Sunday, June 26, 2016

What I Read This Week: June 26, 2016

On Monday, The Husband and I did something that I thought was pretty darn awesome: we took a tour of the US Naval Observatory. Most people know that as the place where the Vice President lives, but we went to the science side of the complex. We got to look through a telescope at Jupiter, see a 360 degree, nighttime skyline view of the DC area, visit their awesome library, and learn about how the navy has developed time technology. It was a nerdy blast.
  • Work
    • I'm reading a lot of disaster response and recovery plans. Ours is out of date and I would love to have it updated and approved before the year is over.
  • Magazines
    • Food Network, July/August 2016 - I loved all the delightfully refreshing summer dishes in this issue. Sadly, some many of them involve a grill that I mourn for the loss of my patio. Oh well. At least the theme party ideas could be put into action.
    • Real Simple, July 2016 - There were two fantastic feature articles in this issue. The first was on how an autistic boy communicates through visual aids - that one hit me right in
      the feels. The second was about gossip and how it's both good and bad for us. Aside from that, I loved the many ideas on how to enjoy the summer months. 
  • Books
    • I made a concerted effort to read Doctor Dealer in larger chunks this week. I was mildly successful which meant I got to sink into the story more. Bowden is doing a wonderful job of discussing the dealer's back-story. I almost like the guy even though, in actuality, he's not a good person.  
    • I'm still working my way through What If?. This is a great book and I keep laughing at some many of the comments and cartoons.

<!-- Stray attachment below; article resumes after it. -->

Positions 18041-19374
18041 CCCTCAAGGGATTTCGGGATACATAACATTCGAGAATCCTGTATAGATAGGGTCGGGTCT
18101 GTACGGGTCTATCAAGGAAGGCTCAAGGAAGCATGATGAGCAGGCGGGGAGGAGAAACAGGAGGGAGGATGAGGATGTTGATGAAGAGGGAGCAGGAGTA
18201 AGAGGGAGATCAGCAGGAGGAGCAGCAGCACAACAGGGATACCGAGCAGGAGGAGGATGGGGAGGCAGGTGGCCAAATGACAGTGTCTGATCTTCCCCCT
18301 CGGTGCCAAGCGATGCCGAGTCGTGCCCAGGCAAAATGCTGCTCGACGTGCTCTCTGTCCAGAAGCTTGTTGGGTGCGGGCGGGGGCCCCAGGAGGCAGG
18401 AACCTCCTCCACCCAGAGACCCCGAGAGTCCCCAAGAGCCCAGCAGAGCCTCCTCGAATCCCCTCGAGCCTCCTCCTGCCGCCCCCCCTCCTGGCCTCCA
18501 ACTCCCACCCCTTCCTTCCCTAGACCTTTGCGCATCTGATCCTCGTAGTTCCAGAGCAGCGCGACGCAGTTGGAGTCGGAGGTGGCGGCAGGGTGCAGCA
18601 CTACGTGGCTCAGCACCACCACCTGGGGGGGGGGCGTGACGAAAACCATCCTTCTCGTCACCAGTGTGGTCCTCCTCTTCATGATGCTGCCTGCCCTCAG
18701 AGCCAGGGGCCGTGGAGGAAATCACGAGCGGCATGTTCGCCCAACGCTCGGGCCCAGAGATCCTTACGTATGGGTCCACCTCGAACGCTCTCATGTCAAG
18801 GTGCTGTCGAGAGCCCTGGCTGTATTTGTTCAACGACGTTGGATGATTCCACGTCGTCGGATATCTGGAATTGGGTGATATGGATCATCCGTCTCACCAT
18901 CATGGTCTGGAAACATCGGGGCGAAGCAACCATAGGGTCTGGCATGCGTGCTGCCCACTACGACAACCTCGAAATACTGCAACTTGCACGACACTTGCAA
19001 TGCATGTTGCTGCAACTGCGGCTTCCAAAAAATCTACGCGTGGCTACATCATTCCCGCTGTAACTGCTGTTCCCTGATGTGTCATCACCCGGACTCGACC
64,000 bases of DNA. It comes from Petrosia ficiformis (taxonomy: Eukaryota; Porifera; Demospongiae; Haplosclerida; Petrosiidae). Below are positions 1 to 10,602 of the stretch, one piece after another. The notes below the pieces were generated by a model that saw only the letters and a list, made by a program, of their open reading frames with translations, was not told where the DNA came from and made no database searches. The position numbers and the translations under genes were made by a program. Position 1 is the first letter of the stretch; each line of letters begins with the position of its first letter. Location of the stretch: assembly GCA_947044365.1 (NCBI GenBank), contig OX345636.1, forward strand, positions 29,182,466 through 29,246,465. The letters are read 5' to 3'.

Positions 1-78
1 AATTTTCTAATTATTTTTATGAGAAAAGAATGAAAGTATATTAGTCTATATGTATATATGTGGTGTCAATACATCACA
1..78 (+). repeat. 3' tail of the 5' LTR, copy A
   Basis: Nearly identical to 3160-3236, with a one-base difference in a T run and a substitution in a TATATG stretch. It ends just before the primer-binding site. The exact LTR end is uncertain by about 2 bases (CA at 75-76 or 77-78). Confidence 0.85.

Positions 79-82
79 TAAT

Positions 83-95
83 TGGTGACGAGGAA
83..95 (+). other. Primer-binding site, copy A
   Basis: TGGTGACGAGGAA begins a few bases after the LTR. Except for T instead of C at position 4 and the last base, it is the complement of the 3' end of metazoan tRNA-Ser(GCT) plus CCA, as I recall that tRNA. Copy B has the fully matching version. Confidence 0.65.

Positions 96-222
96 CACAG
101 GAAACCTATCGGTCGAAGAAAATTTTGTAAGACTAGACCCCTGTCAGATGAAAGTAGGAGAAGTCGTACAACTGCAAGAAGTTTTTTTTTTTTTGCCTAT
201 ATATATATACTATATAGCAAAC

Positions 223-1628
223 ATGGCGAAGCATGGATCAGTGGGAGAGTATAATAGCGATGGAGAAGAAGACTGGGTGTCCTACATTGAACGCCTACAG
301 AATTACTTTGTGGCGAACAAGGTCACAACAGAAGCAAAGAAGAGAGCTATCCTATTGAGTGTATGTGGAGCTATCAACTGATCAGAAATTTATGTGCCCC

• Other 
    • I love leaning about science and astronomy. I've developed fangirl crushes on both Neil deGrasse Tyson and Bill Nye, so I thought it was pretty awesome when the New York Times posted an article about what Bill Nye's Sunday looks like.

Friday, June 24, 2016

The Friday Find: To Infinity!

Super hero bookcases are a thing.

An awesomely, amazing thing.

You can see your favorite on Burak Dogan's website.

Thursday, June 23, 2016

Links and Stuff: June 23, 2016

Wednesday, June 22, 2016

Why I Love... Surprise Libraries

On Monday, The Husband and I took a tour of the US Naval Observatory. Part of that tour included a stop at their library. I had no idea that was part of the tour and it was stunning!

The room was one large, circular space with two stories of stacks. Lovely, iron spiral staircases on opposite ends of the room led to the second floor area. The room itself was domed with a large chandelier lighting up the space. Beneath the chandelier, there was a fountain. A fountain! I wish my office had a water feature.